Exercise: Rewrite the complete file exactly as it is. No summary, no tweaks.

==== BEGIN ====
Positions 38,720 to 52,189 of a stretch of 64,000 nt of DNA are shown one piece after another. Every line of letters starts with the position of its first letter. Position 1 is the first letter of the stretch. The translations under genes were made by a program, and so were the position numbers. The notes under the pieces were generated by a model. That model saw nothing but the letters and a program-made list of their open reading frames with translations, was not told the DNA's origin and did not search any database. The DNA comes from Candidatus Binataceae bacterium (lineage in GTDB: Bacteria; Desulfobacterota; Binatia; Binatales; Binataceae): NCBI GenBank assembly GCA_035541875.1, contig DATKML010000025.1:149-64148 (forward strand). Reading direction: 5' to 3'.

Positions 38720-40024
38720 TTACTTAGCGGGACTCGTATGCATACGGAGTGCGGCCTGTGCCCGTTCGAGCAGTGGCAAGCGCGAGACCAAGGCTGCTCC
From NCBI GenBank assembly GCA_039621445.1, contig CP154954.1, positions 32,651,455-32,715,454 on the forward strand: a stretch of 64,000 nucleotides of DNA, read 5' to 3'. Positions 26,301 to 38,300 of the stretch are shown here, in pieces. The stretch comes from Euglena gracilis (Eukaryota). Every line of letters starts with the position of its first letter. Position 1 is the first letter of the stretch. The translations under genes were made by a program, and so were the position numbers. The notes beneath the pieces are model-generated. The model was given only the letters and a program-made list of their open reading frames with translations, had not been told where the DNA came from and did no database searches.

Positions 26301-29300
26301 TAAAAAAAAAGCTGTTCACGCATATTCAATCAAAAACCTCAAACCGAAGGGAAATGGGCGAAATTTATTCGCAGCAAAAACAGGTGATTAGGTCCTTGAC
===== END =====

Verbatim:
Positions 38,720 to 52,189 of a stretch of 64,000 nt of DNA are shown one piece after another. Every line of letters starts with the position of its first letter. Position 1 is the first letter of the stretch. The translations under genes were made by a program, and so were the position numbers. The notes under the pieces were generated by a model. That model saw nothing but the letters and a program-made list of their open reading frames with translations, was not told the DNA's origin and did not search any database. The DNA comes from Candidatus Binataceae bacterium (lineage in GTDB: Bacteria; Desulfobacterota; Binatia; Binatales; Binataceae): NCBI GenBank assembly GCA_035541875.1, contig DATKML010000025.1:149-64148 (forward strand). Reading direction: 5' to 3'.

Positions 38720-40024
38720 TTACTTAGCGGGACTCGTATGCATACGGAGTGCGGCCTGTGCCCGTTCGAGCAGTGGCAAGCGCGAGACCAAGGCTGCTCC
From NCBI GenBank assembly GCA_039621445.1, contig CP154954.1, positions 32,651,455-32,715,454 on the forward strand: a stretch of 64,000 nucleotides of DNA, read 5' to 3'. Positions 26,301 to 38,300 of the stretch are shown here, in pieces. The stretch comes from Euglena gracilis (Eukaryota). Every line of letters starts with the position of its first letter. Position 1 is the first letter of the stretch. The translations under genes were made by a program, and so were the position numbers. The notes beneath the pieces are model-generated. The model was given only the letters and a program-made list of their open reading frames with translations, had not been told where the DNA came from and did no database searches.

Positions 26301-29300
26301 TAAAAAAAAAGCTGTTCACGCATATTCAATCAAAAACCTCAAACCGAAGGGAAATGGGCGAAATTTATTCGCAGCAAAAACAGGTGATTAGGTCCTTGAC